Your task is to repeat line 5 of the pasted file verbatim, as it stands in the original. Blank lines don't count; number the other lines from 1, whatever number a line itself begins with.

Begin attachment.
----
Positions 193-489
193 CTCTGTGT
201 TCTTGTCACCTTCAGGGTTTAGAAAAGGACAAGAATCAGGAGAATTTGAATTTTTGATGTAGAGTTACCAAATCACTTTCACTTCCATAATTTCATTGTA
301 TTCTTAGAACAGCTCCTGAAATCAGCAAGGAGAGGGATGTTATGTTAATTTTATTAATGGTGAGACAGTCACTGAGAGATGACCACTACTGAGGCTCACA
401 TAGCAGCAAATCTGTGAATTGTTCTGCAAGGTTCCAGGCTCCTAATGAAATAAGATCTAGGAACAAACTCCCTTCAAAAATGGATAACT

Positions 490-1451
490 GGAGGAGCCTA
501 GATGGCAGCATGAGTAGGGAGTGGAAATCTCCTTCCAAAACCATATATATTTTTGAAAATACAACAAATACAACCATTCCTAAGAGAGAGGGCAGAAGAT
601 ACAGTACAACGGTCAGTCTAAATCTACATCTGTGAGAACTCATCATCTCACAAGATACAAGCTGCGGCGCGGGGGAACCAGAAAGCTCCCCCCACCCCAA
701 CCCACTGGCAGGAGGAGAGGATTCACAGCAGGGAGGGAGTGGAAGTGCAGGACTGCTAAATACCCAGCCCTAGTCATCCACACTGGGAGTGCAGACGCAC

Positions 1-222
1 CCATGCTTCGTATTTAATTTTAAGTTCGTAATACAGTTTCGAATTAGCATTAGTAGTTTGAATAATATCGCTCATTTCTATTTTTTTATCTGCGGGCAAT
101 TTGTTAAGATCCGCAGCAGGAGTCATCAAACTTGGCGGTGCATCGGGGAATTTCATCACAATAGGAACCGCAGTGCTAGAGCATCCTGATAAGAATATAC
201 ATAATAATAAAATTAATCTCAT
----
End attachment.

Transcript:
401 TAGCAGCAAATCTGTGAATTGTTCTGCAAGGTTCCAGGCTCCTAATGAAATAAGATCTAGGAACAAACTCCCTTCAAAAATGGATAACT